The first official visit by a Turkish president to Greece for six decades has got off to a tense start, with Recep Tayyip Erdogan repeating comments about the need to "update" the 1923 Treaty of Lausanne that delineated the borders of modern Turkey, among other issues.
Erdogan arrived Thursday for a two-day visit that will also include a trip to northeastern Greece to meet with the country's Muslim minority. His first meeting was with Greek President Prokopis Pavlopoulos, and the televised discussions between the two men were visibly awkward.
Erdogan insisted the Treaty of Lausanne should be updated and also raised the issue of the Muslim minority in northeastern Greece.
Pavlopoulos said the treaty was in need "neither of revision nor of updating."
Recep Tayyip Erdogan has arrived in Athens for the first official visit to Greece by a Turkish president in decades, with Greece hoping the trip will help improve often frosty ties with its neighbor and NATO ally.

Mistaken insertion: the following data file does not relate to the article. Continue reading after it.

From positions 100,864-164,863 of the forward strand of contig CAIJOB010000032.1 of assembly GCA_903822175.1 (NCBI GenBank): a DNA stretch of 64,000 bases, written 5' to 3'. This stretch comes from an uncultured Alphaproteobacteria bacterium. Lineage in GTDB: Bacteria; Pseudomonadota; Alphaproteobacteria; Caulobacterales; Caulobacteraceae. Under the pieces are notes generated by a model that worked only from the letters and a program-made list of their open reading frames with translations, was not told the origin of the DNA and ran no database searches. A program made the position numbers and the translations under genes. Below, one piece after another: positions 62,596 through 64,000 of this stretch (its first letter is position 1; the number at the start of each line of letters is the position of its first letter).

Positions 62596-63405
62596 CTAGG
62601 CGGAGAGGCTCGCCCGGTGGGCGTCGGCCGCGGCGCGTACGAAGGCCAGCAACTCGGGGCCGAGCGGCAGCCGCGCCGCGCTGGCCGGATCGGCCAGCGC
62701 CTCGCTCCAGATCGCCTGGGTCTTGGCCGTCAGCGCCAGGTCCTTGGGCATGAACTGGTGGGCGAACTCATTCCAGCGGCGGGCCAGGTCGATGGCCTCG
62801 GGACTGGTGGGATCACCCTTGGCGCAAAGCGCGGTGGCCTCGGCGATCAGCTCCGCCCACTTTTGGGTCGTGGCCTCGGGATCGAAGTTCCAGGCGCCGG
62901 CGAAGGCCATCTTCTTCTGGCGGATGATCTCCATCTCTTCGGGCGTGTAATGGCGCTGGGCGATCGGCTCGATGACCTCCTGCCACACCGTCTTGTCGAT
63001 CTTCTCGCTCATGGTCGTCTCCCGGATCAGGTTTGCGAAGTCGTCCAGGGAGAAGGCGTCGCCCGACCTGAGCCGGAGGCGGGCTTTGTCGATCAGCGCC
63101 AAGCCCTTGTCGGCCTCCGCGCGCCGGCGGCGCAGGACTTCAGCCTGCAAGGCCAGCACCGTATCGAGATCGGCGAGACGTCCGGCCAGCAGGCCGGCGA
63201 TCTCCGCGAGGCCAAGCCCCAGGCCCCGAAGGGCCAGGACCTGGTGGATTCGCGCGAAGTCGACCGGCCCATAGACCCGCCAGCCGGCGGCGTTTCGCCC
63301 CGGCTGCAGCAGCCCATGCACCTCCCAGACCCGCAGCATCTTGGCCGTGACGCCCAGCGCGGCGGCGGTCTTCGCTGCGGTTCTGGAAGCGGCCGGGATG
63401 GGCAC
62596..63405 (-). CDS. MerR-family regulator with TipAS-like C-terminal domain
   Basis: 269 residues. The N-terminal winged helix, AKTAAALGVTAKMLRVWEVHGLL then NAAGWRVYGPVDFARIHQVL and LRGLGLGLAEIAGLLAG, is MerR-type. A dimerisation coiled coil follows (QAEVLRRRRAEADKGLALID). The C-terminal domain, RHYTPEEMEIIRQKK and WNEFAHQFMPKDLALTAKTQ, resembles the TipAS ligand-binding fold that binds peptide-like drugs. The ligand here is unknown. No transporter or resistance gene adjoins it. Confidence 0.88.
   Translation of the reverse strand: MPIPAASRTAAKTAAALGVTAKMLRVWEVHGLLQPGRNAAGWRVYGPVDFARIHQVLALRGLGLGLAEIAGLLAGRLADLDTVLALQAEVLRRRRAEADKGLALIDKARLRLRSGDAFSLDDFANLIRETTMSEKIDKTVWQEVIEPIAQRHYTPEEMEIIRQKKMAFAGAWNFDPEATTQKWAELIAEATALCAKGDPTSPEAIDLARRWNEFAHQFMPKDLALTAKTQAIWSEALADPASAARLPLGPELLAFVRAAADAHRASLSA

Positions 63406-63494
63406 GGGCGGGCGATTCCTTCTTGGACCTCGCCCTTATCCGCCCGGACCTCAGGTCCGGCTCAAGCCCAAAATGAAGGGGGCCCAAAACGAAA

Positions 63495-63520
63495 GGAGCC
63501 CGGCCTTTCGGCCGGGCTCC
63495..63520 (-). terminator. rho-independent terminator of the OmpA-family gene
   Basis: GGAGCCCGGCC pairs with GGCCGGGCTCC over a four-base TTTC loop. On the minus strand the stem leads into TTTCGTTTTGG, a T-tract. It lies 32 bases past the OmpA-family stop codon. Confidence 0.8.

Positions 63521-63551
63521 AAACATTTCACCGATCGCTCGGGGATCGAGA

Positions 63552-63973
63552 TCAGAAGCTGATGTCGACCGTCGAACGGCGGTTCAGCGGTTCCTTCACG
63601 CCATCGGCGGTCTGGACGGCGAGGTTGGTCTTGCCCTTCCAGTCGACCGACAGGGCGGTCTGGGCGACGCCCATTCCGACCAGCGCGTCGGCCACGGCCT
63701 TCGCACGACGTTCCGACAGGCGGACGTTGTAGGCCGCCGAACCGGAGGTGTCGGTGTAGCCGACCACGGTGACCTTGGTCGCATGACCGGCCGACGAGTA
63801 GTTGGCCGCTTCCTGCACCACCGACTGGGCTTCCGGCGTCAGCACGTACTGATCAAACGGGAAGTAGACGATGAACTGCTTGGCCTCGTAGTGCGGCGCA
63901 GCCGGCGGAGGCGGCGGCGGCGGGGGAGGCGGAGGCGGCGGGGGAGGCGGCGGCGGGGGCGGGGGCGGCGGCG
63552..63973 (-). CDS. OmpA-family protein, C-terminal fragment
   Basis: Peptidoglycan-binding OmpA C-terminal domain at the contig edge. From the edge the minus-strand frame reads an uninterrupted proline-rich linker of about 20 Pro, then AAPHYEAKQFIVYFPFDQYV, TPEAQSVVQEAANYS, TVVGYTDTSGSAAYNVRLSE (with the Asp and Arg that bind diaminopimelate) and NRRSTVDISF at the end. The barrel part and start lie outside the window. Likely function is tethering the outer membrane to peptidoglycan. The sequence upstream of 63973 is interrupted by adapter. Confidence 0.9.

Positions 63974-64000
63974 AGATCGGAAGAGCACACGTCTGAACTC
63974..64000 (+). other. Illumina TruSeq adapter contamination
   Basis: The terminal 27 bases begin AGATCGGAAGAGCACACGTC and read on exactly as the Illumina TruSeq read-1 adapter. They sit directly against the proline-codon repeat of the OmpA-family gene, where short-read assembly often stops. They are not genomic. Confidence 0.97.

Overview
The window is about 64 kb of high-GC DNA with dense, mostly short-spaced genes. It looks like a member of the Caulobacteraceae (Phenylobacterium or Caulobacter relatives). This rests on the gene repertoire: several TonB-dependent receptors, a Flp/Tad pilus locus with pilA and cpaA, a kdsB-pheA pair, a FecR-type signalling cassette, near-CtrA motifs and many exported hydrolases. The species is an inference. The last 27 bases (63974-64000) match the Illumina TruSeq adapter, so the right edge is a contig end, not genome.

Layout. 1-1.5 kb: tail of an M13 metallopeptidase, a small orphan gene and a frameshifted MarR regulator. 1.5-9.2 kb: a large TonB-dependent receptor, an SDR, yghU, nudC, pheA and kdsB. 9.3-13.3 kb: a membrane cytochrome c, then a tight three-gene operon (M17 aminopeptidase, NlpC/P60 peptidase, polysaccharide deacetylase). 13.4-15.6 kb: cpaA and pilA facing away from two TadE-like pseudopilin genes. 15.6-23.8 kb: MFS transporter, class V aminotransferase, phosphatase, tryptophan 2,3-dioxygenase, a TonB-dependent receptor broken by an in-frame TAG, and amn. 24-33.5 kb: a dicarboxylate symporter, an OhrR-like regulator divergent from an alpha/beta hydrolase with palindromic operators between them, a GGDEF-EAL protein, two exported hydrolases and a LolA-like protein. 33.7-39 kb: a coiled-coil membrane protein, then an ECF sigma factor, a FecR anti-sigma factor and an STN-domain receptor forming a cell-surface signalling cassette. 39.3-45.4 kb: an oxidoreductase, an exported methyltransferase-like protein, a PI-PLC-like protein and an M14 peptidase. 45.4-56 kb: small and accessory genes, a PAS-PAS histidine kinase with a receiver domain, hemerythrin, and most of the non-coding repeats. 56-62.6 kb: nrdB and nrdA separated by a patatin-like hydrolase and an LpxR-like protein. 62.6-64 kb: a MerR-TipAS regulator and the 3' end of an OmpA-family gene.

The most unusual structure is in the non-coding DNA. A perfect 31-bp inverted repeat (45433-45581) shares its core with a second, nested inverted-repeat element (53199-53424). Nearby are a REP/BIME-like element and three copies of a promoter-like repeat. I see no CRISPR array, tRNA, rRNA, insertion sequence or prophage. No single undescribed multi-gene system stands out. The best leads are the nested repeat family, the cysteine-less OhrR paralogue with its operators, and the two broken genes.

Erdogan was greeted by an honor guard at the airport and headed to central Athens, laying a wreath at the Tomb of the Unknown Soldier before talks with Greek Prime Minister Alexis Tsipras and other officials. On Friday, he travels to northeastern Greece to meet with members of the country's Muslim minority.
Security was tight in the Greek capital, with roads shut down and demonstrations banned in the center of Athens.
On the eve of his arrival, Erdogan alarmed Greek officials by saying in an interview with Greece's Skai television that the 1923 Treaty of Lausanne, which determined current Greek-Turkish borders among other issues, should be "updated."
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